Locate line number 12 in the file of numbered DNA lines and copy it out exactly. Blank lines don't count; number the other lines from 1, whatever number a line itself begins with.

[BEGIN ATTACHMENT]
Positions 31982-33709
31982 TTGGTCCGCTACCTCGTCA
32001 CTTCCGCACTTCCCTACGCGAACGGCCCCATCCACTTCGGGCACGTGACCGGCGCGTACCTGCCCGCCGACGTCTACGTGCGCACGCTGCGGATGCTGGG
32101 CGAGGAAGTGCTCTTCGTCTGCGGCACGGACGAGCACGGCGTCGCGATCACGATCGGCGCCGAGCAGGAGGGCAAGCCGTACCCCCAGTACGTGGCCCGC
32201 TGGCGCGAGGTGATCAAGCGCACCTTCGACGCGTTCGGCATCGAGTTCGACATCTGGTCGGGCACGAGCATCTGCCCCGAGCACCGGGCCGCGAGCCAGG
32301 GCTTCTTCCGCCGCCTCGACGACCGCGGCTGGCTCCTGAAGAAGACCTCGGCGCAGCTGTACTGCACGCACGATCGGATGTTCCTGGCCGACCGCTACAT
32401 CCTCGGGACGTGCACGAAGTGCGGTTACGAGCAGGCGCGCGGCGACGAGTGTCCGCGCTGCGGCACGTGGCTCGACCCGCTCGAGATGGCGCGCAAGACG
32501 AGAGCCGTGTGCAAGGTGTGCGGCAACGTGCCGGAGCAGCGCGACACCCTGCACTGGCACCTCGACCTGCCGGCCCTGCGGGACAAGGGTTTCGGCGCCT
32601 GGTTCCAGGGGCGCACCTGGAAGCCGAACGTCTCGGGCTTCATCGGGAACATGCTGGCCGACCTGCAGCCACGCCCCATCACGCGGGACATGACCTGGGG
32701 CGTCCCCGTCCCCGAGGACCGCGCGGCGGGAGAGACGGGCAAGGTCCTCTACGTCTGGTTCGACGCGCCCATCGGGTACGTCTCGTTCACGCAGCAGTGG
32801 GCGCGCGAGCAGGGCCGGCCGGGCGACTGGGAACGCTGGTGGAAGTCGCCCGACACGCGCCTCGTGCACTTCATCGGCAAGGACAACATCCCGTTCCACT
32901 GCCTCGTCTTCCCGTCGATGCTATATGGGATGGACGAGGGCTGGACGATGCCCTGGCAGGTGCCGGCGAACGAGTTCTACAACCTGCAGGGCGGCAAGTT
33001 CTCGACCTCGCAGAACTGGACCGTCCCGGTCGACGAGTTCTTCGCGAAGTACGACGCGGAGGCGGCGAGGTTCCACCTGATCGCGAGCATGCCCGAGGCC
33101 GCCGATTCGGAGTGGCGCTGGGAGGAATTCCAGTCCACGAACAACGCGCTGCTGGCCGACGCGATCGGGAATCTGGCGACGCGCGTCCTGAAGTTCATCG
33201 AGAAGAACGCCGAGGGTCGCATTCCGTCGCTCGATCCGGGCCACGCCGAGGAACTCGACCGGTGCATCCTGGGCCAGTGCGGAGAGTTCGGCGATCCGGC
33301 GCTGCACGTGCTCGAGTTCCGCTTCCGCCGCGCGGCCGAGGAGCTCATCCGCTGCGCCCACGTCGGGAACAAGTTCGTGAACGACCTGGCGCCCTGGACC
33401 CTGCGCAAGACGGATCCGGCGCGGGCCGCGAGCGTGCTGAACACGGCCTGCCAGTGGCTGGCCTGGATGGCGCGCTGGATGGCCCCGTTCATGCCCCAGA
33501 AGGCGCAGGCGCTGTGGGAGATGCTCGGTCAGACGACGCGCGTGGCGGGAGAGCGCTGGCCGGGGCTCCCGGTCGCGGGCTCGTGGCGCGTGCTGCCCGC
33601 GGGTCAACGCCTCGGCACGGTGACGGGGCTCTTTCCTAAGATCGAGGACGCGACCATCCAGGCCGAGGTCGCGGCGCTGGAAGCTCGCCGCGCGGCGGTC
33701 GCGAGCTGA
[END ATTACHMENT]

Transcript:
32901 GCCTCGTCTTCCCGTCGATGCTATATGGGATGGACGAGGGCTGGACGATGCCCTGGCAGGTGCCGGCGAACGAGTTCTACAACCTGCAGGGCGGCAAGTT